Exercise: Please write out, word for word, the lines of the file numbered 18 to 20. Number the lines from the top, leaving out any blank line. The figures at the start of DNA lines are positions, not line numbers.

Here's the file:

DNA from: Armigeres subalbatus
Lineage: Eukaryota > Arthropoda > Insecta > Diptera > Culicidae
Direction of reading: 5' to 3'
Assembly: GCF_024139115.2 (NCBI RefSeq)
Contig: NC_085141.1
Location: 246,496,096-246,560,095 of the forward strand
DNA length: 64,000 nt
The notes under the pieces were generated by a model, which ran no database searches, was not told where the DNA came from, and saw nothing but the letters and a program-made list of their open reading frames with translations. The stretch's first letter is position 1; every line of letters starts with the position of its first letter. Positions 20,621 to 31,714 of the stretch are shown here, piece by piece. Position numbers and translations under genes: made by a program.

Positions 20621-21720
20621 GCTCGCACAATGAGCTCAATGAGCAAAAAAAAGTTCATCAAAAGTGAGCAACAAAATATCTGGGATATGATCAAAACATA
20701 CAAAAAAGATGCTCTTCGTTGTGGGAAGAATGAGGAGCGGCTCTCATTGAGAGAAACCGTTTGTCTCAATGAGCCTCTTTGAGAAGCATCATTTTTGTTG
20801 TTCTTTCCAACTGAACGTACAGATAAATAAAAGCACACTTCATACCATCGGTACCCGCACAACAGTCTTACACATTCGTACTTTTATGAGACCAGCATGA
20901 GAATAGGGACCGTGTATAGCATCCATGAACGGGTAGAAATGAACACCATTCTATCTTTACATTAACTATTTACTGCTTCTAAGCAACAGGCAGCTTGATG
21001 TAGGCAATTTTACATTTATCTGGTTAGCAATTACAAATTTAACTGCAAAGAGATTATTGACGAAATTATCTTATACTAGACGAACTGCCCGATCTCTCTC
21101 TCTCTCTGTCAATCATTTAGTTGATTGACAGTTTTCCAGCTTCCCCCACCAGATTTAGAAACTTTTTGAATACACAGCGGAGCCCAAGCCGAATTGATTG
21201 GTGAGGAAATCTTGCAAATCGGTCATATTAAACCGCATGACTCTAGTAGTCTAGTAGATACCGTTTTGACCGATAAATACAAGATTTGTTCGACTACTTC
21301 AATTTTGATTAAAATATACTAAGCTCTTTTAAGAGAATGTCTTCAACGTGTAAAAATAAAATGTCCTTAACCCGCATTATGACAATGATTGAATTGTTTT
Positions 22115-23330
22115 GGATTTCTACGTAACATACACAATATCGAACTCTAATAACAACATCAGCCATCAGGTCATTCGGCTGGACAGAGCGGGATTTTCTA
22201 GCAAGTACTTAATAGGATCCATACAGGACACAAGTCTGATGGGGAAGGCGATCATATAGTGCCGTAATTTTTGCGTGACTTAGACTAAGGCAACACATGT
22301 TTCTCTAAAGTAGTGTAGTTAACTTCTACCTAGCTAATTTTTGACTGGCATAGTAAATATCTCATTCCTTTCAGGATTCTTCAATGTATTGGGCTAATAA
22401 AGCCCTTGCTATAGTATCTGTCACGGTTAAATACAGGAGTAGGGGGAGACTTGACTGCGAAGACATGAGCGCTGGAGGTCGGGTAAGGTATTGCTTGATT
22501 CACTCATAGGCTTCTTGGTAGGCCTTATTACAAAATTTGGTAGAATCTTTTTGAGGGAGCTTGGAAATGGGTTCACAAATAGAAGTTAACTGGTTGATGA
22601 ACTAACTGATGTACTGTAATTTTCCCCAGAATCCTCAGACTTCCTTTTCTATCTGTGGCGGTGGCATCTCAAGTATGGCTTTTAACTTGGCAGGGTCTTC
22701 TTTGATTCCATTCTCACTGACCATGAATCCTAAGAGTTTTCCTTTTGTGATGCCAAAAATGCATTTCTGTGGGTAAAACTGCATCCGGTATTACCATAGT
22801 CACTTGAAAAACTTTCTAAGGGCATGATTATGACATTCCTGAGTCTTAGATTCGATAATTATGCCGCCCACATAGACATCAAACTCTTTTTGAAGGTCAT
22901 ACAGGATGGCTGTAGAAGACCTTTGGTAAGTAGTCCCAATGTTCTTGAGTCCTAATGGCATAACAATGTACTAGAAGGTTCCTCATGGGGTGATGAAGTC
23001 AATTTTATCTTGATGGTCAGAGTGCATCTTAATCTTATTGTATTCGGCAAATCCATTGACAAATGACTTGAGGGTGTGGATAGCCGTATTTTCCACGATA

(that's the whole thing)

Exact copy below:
Positions 22115-23330
22115 GGATTTCTACGTAACATACACAATATCGAACTCTAATAACAACATCAGCCATCAGGTCATTCGGCTGGACAGAGCGGGATTTTCTA
22201 GCAAGTACTTAATAGGATCCATACAGGACACAAGTCTGATGGGGAAGGCGATCATATAGTGCCGTAATTTTTGCGTGACTTAGACTAAGGCAACACATGT